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Let’s say you’ve done everything right when adopting Robotic Process Automation (RPA). You started small, you proved value, you ignited other automation projects around other business units, and as these grew, you formed your center of excellence (CoE) to coordinate it all.

But many organizations run into a wall at this point. According to Forrester, firms can’t seem to master what it calls “RPA resiliency.” Fewer than one in five firms are “very effective” at resilient automation, and those firms are also four times more likely to be “very ineffective” at controlling RPA costs.

And despite the fact that an overwhelming majority of organizations (91%) are deploying automation, only 53% are fully utilizing it, according to a study by the Economist Intelligence Unit,

If you relate to any of this, consider adding a chief automation officer (CAO) to your C-level suite.

Based on the report, “The State of Process Automation 2022,” 82% of executives say process automation is a greater priority for their organization and has helped them cope with changes related to the global pandemic. It is an important practice, with 92% describing process automation as vital to digital transformation. 

Even if you already have a senior executive as your “sponsor,” you need more than a part-time enthusiast to achieve truly transformation RPA. No matter how high that person might be in the organization, automation—especially when you get into intelligent automation—requires a full-time, fully dedicated leader. Automation—particularly RPA—calls for a huge amount of consensus-building and collaboration between IT and line-of-business managers and employees. And that’s where a CAO could help.

The CAO role

Automation involves a complex array of processes that include legacy systems, devices of all kinds, and the people responsible for completing those processes. The CAO could have a range of responsibilities that encompass people, processes, and technology. The CAO must be on top of the long-range strategy of the business but understand the grassroots sentiment and productivity issues lower down the organization. In addition to those responsibilities, here are five more that could fall to a CAO.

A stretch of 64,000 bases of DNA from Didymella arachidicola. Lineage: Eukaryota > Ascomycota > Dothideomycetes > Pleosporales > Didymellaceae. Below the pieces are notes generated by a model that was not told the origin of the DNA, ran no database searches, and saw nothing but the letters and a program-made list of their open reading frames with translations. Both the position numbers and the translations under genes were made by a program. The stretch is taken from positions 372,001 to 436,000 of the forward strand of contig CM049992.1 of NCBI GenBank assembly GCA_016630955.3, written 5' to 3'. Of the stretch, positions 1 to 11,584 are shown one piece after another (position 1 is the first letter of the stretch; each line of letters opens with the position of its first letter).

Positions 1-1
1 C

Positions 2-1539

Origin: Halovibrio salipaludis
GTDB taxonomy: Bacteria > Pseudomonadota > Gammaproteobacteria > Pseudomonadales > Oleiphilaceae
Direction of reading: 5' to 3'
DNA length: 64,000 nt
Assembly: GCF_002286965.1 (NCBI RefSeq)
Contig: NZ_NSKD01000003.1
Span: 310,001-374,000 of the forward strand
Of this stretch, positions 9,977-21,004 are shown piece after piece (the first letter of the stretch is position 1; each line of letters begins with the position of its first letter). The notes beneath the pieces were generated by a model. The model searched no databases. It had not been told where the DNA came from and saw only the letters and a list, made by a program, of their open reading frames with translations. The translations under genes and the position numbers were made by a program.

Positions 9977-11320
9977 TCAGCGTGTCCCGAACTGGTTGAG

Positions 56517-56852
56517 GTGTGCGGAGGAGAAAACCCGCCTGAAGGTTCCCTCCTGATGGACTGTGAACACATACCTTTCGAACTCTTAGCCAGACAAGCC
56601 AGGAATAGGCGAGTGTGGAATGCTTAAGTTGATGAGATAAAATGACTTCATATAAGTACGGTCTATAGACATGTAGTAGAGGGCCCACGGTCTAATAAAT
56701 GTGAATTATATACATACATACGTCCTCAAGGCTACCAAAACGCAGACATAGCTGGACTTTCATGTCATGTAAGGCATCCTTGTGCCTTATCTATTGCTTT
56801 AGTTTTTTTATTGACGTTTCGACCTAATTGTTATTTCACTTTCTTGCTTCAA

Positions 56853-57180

Drive collaboration between the COE and cross-functional teams

Chief information officers and chief technical officers have enough on their plate, what with enterprises’ current digital transformation efforts. A CAO could focus on uniting all stakeholders under a cohesive umbrella of goals, standards, and objectives. This is possibly the most important responsibility. Unless a cohesive foundation is in place for every department to work in sync with all others, an organization won’t succeed in scaling sufficiently to change the digital transformation in process.

Lead the CoE

The best way to break down RPA silos is with a CoE. The CoE, in collaboration with business units, establishes and enforces standards and best practices for developing software robots (Digital Co-Workers) and integrates them into existing systems and processes. According to “The State of Process Automation,” 76% of companies either already have a CoE in place or are actively building one. CoEs have grown from 20% the previous year to 46% today, with 31% more in the active planning stage.

There are many ways to structure a CoE. It can be a centralized seat of power over all things RPA. Or it can work hand in hand with small satellite CoEs spread throughout the business units. No matter what structure you choose, the CAO could promote the CoE and its initiatives and eliminate roadblocks and barriers—technical, organizational, and cultural—between different functions.

Align short-term automation projects with long-term business strategy

As with many strategic technologies, starting small and proving the real-world value of automation is a recognized best practice. But when doing things that way, you must be sure that when starting a lot of little fires, they coalesce into a unified, transforming flame for the business. It’s all too easy to begin one project and to optimize results, you move in an architectural or technological direction that doesn’t align with the direction being taken by the business as a whole. The CAO’s job could be to prevent this from happening.

Stay on top of innovation

It’s also important to be naturally curious about new technologies. Already RPA has been combined with artificial intelligence (AI) to form intelligent automation and then combined with many other disciplines and tools to form what Gartner calls hyperautomation. Being open to investigating and learning continuously would be one of the most critical requirements of a successful CAO.

Evangelize and educate

Finally, the CAO could lead the organization in spreading the word about the benefits of automation. At first, many employees may be nervous, fearing their jobs are on the line. But CAOs could demonstrate how RPA and intelligent automation are helpers, not replacements, of human workers. They could hold educational seminars and training sessions for employees who might like to become RPA citizen developers. They could broadcast success from the board level down to ensure that everyone in the organization understands and is on board with transformative automation.

CAOs: driving end-to-end automation forward

With a CAO, your organization could reduce the risk of automation dead ends: lots of proofs of concepts and pilots and nothing that makes it into production or, perhaps, production-grade initiatives that have no relation to each other. The CAO could help you achieve end-to-end automation that is the goal of process automation—and break through the wall.

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